After Uzbekistan declared independence (1991) Islam literally flooded in, filling the spiritual void created by decades of enforced atheistic communism. Funded mostly by Saudi Arabia and Turkey, mosques sprang up everywhere, missionaries poured in, and Qurans arrived by the tonne. It was not long before Central Asia was simmering with revolutionary and jihadist, pro-Caliphate, pro-Sharia fundamentalist Islam. Once a cosmopolitan melting-pot, Uzbekistan’s capital, Tashkent quickly became a regional centre for fundamentalist Islam. Monuments to Amir Timur – forever standing tall, seated on a throne, mounted on a war-horse – adorn Uzbekistan’s great cities, including Tashkent and Samarkand.

So yes, the government is afraid. But the government is not alone! Not all Uzbeks are happy about their nation’s Islamisation. Despite identifying as Muslims, they enjoy their modern lives and are excited by Uzbekistan’s new openness and growing prosperity. They do not want conflict, and they certainly do not want to see Uzbekistan dragged back into the 19th Century!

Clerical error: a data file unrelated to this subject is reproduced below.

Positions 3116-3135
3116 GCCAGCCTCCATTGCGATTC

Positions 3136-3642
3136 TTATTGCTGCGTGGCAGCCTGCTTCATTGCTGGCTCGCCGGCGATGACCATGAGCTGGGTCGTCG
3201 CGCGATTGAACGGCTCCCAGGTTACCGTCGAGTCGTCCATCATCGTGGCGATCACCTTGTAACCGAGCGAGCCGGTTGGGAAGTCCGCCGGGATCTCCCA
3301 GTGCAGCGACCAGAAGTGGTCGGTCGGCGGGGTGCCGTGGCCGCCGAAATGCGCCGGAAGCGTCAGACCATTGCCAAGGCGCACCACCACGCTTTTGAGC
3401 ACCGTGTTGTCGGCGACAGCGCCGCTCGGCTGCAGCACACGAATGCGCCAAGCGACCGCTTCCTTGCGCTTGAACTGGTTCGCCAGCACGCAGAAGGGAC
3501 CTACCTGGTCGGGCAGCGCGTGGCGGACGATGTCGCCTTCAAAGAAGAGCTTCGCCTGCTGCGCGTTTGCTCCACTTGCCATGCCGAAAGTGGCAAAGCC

Currently the Religion Law exists to enable the government to retain control and maintain order: i.e. If radicalised Muslims are going to riot at the sight of a church, then the church must go! Instead, the law should exist to protect the fundamental human rights of every human being; in which case it is religious totalitarianism, intolerance and violence that must go!

Though millions of ethnic Russians, Germans, Koreans and other non-Uzbeks have since left, God has raised-up an authentically Uzbek Church, comprised mostly of Muslim background new believers. These believers would love to see an end to police harassment, intimidation, and violence against them. They would love to no longer be viewed with suspicion. They would love to have their fundamental human rights endorsed and protected.